Mullaly Bikepark is just blocks from where Yes Loitering would meet. It started as a makeshift bikepark in 1988, but now is supported and maintained by a user-run non-profit organization. The mission of the park is “to provide a safe space for the youth to be active and creative.” The park is free and helmets are available for free. Photo by Chat Travieso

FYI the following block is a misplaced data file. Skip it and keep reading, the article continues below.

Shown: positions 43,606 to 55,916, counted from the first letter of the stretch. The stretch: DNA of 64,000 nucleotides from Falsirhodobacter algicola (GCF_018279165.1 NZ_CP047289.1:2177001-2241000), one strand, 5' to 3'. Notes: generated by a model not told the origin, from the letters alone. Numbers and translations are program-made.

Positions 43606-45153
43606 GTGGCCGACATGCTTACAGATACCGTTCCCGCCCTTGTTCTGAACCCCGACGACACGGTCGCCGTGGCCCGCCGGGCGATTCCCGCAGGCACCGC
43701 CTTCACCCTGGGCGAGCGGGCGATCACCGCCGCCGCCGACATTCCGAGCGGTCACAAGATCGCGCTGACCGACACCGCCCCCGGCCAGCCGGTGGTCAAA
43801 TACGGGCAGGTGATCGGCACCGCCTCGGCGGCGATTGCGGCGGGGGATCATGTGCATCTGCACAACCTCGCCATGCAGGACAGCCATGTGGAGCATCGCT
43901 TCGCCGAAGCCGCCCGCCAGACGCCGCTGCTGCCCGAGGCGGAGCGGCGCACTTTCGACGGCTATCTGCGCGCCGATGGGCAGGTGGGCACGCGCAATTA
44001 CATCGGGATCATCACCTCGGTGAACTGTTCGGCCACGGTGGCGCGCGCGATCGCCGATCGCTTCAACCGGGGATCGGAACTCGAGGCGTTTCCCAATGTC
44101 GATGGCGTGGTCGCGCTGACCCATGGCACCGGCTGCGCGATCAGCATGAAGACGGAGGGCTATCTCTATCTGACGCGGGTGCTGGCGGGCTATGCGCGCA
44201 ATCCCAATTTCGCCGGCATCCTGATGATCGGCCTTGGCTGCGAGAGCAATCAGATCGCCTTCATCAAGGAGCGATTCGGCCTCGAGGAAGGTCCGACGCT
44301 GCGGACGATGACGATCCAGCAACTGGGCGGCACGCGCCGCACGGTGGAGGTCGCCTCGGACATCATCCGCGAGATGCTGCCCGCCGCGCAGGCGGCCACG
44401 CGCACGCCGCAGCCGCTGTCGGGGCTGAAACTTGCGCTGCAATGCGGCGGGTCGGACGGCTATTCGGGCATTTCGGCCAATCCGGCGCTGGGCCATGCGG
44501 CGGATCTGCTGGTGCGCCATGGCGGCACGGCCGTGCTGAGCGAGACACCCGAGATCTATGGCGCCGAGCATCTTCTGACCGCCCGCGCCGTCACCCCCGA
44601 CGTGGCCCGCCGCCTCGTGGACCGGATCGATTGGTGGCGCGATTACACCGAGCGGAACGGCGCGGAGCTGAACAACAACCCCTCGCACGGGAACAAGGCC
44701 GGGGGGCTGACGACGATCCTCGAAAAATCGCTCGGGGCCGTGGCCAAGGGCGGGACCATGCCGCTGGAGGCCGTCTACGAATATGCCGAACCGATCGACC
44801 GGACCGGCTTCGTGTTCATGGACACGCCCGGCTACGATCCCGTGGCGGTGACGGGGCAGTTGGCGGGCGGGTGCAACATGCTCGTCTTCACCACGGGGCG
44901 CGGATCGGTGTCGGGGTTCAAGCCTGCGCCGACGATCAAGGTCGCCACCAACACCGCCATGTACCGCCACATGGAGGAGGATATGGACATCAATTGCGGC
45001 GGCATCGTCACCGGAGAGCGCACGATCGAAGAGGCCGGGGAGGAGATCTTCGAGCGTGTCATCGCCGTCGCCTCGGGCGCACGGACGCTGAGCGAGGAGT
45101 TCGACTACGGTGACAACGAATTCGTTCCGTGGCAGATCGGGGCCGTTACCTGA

Spaces that are dedicated for teens usually involve sports. In addition to the usual basketball courts, tennis courts, soccer fields, football fields, and baseball fields, the city should invest in more spaces for skateboarding, BMX biking, rock climbing, parkour, tight-rope walking, and other non-traditional and riskier activities. While designated spaces like skateparks are good, the city should be more skate-friendly in general by accepting that skateboarding is a legitimate mode of transportation and decriminalizing it (New York City Administrative Code 19-176.1 prohibits “reckless operation of roller skates, in-line skates and skateboards”), eliminating skate deterrents, and incorporating intentional and legal skate elements throughout the city such as ramps, bowls, and rails. Also, the city should consider creating more informal spaces that allow for several sports and activities to occur at the same time.